Trade Secrets Can Have A Time Value
In many cases, trade secrets have value because of time.
If you are planning on launching a product, your trade secrets will eventually get into the open, but they have more value during the planning phase.
All products should address a weakness in the market. Your product or service may address an unmet need that you sense. That unmet need may be a completely new way of doing something, or may be a cost reduction or other improvement of an existing product.
As you work through the issues with the unmet need, you want to keep the entire concept under wraps. This gives you a competitive advantage of timing.
Your trade secret is that you sense the unmet need and have a solution. Once you launch that solution, that trade secret will disappear, but you will have the tactical advantage of preparation over your competitors.
These types of trade secrets can have less and less value as you get ready to launch.
For example, let’s say your product has a three year development cycle. When you are three years out, the trade secret can be very valuable, since any hint of it will tip your hand to a competitor. The trade secret represents a possible three year jump on your competitors.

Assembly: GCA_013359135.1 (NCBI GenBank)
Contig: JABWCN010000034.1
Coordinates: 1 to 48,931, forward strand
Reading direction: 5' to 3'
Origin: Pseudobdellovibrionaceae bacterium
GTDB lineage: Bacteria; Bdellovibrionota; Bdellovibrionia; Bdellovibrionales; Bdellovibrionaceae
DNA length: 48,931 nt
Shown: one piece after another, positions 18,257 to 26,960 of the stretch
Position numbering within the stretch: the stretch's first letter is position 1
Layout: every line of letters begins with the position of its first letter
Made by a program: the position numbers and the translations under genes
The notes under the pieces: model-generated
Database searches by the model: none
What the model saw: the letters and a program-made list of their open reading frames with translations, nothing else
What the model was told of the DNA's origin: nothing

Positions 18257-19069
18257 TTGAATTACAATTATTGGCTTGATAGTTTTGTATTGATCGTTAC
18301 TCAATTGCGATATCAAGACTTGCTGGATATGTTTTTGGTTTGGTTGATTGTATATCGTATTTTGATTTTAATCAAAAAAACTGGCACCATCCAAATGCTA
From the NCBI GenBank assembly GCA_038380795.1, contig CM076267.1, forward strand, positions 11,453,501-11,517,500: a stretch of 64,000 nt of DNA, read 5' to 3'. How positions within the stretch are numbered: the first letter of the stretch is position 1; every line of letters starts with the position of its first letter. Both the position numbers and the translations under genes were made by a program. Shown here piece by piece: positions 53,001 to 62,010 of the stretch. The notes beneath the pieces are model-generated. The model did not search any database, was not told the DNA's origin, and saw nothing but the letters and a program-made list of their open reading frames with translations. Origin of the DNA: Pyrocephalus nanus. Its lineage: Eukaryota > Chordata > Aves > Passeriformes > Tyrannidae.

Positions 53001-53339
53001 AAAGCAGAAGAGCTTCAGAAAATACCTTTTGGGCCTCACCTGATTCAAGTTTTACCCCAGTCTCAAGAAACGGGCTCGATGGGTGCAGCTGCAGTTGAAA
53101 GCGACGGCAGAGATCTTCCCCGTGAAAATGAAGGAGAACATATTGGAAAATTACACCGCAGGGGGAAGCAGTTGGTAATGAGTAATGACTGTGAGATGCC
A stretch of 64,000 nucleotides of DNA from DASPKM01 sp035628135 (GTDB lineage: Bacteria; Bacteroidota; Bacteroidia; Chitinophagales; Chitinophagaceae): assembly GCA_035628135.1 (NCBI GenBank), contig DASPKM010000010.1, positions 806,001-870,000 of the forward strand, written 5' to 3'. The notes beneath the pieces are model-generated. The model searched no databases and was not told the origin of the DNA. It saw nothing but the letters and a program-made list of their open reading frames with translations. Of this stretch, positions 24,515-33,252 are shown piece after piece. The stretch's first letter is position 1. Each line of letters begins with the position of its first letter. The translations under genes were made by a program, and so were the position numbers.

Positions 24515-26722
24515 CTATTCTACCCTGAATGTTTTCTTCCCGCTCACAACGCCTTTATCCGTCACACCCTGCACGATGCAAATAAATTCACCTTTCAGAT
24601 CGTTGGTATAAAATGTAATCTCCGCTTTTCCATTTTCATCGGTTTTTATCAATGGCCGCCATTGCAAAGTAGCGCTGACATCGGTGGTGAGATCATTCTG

As you get nearer to launch, your competitors are already three years behind you. They will have to spend three years to design a product, tool up for manufacturing, etc.
In many cases, a trade secret may be valuable to build hype as part of a marketing campaign. These types of trade secrets can be very tightly held until the Big Reveal, where you build the public into a frenzy and drop the bomb of the big product.
The point here is that trade secrets can come in a huge number of forms and sizes. Businesses use the trade secrets in many different ways to establish a competitive advantage.